An unhealthy lifestyle may increase your likelihood of needing assisted living services when you get older, according to a new study by researchers from the University of Sydney.
The peer-reviewed study, published in the Journal of Epidemiology and Community Health, examined how factors such as smoking, physical activity, sitting, sleep, and diet affected the chances of people requiring admission to nursing homes.
The study examined 127,108 men and women aged 60 and older who had taken part in the Sax Institute’s 45 and Up study. As part of the study, participants were required to report on their lifestyle behaviors and were given a score based on their reports. The best score was given to those who were active for more than 300 minutes a week, did not smoke, slept between seven to nine hours a day, sat less than seven hours a day, and followed a diet with a high intake of fruit and vegetables and a low intake of red and processed meat.
The participants were placed into three groups based on their scores: low risk, medium risk, and high risk. One in seven of the participants was found to be in the high-risk group.
During a median follow-up of about 10 years, 18% of the participants were admitted to a nursing home, with participants in the high-risk group being 43% more likely to be admitted than those in the low-risk group. Participants in the medium-risk group were 12% more likely to be admitted than the low-risk group.
The researchers found that all of the lifestyle behaviors except for diet were independently linked to an increased risk of nursing home admission, with age and physical impairment affecting how much of an impact they had.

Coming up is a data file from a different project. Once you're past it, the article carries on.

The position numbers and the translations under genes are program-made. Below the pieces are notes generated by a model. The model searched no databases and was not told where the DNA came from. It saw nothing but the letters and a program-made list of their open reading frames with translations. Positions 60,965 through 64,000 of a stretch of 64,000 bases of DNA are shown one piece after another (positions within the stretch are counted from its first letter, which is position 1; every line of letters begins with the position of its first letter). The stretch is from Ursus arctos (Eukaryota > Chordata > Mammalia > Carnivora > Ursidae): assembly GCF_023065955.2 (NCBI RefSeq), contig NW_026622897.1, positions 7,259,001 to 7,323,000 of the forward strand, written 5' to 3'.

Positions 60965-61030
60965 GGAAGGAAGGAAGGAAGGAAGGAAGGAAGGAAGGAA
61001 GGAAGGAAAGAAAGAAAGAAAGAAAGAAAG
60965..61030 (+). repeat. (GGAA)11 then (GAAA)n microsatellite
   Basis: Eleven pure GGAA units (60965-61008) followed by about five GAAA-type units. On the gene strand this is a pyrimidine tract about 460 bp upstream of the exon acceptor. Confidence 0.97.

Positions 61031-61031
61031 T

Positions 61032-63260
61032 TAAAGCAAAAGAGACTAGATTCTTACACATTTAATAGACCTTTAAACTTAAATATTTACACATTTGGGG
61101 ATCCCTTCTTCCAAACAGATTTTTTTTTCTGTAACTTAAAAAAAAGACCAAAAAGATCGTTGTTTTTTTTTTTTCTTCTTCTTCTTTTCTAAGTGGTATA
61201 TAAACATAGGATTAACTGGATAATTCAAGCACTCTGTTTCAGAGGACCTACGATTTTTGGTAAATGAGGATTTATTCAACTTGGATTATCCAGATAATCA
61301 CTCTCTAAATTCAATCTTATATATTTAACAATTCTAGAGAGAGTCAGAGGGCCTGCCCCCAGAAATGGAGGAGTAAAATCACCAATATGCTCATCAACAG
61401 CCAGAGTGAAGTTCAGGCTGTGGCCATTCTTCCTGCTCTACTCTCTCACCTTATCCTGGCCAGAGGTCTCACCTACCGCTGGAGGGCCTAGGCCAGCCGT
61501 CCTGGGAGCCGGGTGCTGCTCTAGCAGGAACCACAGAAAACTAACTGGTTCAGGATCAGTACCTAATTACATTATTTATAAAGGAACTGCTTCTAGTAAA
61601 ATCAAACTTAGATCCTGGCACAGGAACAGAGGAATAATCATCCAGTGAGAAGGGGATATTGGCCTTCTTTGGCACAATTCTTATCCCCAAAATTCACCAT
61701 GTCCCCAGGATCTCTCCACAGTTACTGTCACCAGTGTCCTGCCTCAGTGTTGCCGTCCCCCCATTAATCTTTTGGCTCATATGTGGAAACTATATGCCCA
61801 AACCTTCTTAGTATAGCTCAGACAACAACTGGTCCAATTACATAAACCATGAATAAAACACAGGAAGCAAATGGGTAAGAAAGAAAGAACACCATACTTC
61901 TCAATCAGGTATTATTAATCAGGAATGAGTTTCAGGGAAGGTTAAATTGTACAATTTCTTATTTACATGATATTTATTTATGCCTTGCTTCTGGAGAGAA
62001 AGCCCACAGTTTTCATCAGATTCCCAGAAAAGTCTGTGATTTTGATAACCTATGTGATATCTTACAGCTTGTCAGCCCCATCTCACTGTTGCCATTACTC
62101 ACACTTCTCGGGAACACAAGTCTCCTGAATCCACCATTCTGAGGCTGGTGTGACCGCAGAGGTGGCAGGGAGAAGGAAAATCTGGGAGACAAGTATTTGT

The limitations of the study
The researchers stressed, however, that they did not have access to records stating the exact reason for nursing home admission for each participant nor the presence of other conditions at the time of admission. The study also did not take into account social isolation and loneliness, which have been shown to have an effect on the mental and physical health of older adults.
The lifestyle factors were also self-reported by the participants and only measured once, meaning there was no way to track potential lifestyle changes over the observation period. The questionnaire for dietary lifestyle choices also was not comprehensive and could explain why researchers were unable to find an independent link between diet and a higher risk of nursing home admission.
First study to examine the link between lifestyle behaviors and need for nursing home care
“We know that factors like poor sleep and inactivity increase people’s risk of developing diseases like dementia and diabetes, but this is the first study to look at the independent and combined impact these established and emerging lifestyle behaviors have on a person’s risk of admission into aged care,” said Dr. Alice Gibson of the University of Sydney’s Charles Perkins Centre and Menzies Centre for Health Policy and Economics.
“On a public health level this study suggests we should be looking at strategies to encourage older people to improve their lifestyle including focusing on smoking cessation, reducing sitting time, increasing physical activity and improving sleep to help reduce the burden on our aged care system,” added Gibson.
“You can still be considered ‘low-risk’ overall even if you’re ‘high-risk’ in one behavior,” Gibson noted. “Another positive message from our research is that a person’s body mass index has no link to the risk of nursing home admission. This supports the notion in wider literature that some excess weight can be protective in older age.”